Wynne asks for answers after cannabis store set to open near a school
Ontario Premier Kathleen Wynne leaves a news conference at Legislative Assembly of Ontario in Toronto on Thursday Jan. 25, 2018. Ontario Premier Kathleen Wynne is looking into how a decision was made to place one of the province's first government-run cannabis stores less than a kilometre from a school. (THE CANADIAN PRESS/Frank Gunn)
Premier Kathleen Wynne wants answers about Toronto's first legal cannabis store and why it's proposed location is within walking distance of two public elementary schools.
The LCBO announced where the first four provincially run pot shops will operate, incluing one at 2480 Gerrard St. E. But the Cannabis Store's location immediately raised eyebrows because of its proximity to the two schools.
Blantyre Public School is 450 metres away while Adam Beck Junior Public School is 750 metres away. Both schools, operated by the TDSB, are under a 10 minute walk from the proposed pot shop.
"I'm going to be asking staff about this," the premier told reporters at a news conference this morning, stressing that the province's priority has been the safety and security of children. "I just want to know that the school board had input into it."
The chair of the Toronto District School Board said neither they, nor the community, was consulted and that they only learned about the Gerrard store location when it was publicly announced on Wednesday.
"We find that disturbing," Robin Pilkey told CTV News Toronto, adding they didn't have time to consult with families. "We would have gone to the parents to hear what they had to say."
Pilkey said while cannabis would be sold legally, the board's concern is who else might be lurking in the neighbourhood where children are present. Pilkey couldn't say whether any location would be ideal, citing a lack of conversation with parents.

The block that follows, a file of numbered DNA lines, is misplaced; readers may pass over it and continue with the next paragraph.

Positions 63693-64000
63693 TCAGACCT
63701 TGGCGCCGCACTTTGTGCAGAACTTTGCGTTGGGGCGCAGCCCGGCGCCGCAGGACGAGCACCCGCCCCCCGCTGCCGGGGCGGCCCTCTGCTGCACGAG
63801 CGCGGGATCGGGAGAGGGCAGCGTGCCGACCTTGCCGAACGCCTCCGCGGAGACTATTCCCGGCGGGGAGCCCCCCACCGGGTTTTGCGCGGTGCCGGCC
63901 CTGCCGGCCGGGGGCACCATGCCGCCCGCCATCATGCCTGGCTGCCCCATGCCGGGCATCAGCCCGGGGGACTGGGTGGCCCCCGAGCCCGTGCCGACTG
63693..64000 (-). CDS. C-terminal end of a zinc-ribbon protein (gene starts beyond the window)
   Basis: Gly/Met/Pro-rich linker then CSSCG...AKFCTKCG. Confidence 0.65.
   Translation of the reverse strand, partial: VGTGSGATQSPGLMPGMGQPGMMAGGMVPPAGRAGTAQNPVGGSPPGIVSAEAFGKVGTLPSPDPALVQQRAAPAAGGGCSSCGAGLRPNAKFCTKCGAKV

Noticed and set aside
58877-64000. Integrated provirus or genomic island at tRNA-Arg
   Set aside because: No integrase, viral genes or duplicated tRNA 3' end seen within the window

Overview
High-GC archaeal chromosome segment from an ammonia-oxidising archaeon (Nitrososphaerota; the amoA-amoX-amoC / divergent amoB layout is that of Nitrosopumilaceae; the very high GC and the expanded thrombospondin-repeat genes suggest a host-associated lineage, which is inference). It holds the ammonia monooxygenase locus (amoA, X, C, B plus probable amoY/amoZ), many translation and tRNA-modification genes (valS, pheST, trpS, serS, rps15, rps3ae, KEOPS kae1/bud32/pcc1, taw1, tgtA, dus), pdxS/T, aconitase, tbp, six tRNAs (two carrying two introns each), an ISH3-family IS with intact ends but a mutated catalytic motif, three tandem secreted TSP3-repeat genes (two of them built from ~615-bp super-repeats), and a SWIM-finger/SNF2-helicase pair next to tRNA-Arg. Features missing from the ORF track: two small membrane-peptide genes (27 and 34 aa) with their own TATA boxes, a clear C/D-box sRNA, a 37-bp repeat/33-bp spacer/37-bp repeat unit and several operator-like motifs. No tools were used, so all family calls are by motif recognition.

Ontario plans to open 150 stand-alone cannabis stores by 2020, including 40 stores by July. While the locations of all the stores have yet to be revealed, the province laid out a set of guidelines in October to ensure retail operations wouldn't be open in close proximity of schools.
Even Wynne admitted pot shops may be difficult to place.
"I know there are a lot of factors and in Toronto there are 800 schools. So there are schools in many, many, many neighbourhoods."
Not only is the Gerrard St. location near schools, but it would operate side by side with businesses frequented by families. The plaza is home to a Kumon Math & Reading Centre, a Martial Arts school as well as a McDonalds, Tim Hortons, Little Caesars pizza and a convenience store.
The school board is now looking for the criteria the province used to select the Toronto cannabis store, but admits there is not much that can be done.
"We don't have a lot of recourse," Pilkey said. "Parents have a lot of recourse. We are coming up to an election."